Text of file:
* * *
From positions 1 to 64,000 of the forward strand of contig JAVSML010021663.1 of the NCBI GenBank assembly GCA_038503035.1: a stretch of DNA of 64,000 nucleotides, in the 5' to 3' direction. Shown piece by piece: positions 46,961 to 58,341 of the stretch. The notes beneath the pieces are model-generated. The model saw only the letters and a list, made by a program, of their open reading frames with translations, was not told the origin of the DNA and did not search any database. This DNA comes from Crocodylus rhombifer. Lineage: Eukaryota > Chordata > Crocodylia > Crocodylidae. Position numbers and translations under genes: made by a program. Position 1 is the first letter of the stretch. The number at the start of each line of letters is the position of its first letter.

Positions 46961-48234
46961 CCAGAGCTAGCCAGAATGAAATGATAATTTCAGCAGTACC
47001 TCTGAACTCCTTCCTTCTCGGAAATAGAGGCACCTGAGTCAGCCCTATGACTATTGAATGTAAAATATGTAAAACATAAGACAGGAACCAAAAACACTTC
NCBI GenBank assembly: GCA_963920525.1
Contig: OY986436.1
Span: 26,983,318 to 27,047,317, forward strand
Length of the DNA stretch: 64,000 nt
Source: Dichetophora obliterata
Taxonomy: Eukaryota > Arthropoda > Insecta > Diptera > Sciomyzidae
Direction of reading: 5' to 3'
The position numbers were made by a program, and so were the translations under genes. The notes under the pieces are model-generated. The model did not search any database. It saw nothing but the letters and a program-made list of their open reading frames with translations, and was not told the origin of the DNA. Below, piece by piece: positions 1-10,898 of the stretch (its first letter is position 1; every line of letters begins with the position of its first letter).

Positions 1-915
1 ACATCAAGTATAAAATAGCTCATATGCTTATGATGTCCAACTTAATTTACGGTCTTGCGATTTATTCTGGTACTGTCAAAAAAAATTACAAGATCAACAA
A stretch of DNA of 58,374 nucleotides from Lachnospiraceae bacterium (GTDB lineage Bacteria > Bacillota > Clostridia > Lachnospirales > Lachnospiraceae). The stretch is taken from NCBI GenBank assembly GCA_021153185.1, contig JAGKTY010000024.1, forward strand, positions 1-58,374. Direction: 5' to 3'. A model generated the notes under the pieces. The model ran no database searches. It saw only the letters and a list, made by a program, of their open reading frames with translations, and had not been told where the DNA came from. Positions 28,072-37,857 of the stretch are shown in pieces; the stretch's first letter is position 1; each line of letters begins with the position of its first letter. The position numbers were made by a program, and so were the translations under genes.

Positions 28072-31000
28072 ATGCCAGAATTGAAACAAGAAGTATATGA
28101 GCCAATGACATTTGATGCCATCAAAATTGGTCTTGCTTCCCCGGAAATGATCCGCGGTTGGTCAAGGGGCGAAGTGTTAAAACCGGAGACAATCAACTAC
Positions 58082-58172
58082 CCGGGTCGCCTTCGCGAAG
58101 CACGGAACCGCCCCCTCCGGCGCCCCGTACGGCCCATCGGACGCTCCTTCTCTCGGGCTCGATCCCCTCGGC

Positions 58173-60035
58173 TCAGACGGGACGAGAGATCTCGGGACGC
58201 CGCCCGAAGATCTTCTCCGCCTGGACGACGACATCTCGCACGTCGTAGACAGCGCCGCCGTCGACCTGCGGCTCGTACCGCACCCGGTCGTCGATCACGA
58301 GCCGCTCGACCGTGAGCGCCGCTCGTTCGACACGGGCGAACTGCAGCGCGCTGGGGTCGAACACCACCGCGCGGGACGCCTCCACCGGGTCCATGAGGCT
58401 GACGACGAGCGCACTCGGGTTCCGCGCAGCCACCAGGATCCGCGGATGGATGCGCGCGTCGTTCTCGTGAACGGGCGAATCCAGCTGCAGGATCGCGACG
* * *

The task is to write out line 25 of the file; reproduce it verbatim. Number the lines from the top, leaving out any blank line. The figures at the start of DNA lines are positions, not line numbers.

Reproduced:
58301 GCCGCTCGACCGTGAGCGCCGCTCGTTCGACACGGGCGAACTGCAGCGCGCTGGGGTCGAACACCACCGCGCGGGACGCCTCCACCGGGTCCATGAGGCT